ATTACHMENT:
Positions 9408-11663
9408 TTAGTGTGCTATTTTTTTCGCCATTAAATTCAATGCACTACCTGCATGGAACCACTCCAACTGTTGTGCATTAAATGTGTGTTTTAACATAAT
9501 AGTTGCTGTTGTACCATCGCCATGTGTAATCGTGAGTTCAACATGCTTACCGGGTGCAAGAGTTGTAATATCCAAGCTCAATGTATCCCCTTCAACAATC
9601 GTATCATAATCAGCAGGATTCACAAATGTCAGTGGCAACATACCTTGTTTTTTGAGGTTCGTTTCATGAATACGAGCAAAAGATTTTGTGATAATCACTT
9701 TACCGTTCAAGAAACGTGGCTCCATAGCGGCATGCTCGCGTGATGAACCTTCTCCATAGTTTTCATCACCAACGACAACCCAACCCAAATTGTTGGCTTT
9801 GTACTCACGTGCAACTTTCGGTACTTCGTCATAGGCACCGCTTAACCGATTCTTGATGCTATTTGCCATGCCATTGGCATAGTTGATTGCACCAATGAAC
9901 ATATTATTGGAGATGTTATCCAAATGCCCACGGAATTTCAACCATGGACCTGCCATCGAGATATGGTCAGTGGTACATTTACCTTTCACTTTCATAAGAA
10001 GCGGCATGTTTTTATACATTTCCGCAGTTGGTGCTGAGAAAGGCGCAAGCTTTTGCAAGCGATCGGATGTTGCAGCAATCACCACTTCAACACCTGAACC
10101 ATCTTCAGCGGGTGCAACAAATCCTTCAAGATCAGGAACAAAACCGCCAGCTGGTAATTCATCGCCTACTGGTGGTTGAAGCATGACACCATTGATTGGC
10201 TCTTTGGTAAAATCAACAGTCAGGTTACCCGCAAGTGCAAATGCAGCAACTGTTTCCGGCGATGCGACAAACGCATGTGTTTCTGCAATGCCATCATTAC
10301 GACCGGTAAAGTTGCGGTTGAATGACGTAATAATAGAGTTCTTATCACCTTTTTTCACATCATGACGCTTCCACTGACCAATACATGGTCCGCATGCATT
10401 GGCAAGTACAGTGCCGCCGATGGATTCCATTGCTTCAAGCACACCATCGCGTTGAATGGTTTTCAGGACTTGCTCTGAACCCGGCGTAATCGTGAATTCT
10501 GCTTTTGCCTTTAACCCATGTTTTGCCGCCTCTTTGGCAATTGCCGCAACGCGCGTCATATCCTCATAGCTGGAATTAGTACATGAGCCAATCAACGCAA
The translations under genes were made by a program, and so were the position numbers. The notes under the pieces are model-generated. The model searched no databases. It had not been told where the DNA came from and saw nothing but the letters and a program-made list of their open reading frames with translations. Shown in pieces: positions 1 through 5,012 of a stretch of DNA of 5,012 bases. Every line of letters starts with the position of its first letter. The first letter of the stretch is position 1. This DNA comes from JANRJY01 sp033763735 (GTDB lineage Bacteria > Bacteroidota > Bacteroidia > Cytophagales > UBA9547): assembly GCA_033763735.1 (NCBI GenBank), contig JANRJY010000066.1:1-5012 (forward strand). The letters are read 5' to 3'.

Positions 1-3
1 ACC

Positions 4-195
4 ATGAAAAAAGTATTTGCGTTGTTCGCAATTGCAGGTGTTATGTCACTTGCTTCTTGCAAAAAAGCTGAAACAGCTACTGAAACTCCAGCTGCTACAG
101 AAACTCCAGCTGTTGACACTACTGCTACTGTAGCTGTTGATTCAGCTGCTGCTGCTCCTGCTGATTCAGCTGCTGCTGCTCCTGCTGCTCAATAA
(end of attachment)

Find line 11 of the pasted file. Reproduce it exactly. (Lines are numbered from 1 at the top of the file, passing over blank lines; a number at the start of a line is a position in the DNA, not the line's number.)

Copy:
10301 GACCGGTAAAGTTGCGGTTGAATGACGTAATAATAGAGTTCTTATCACCTTTTTTCACATCATGACGCTTCCACTGACCAATACATGGTCCGCATGCATT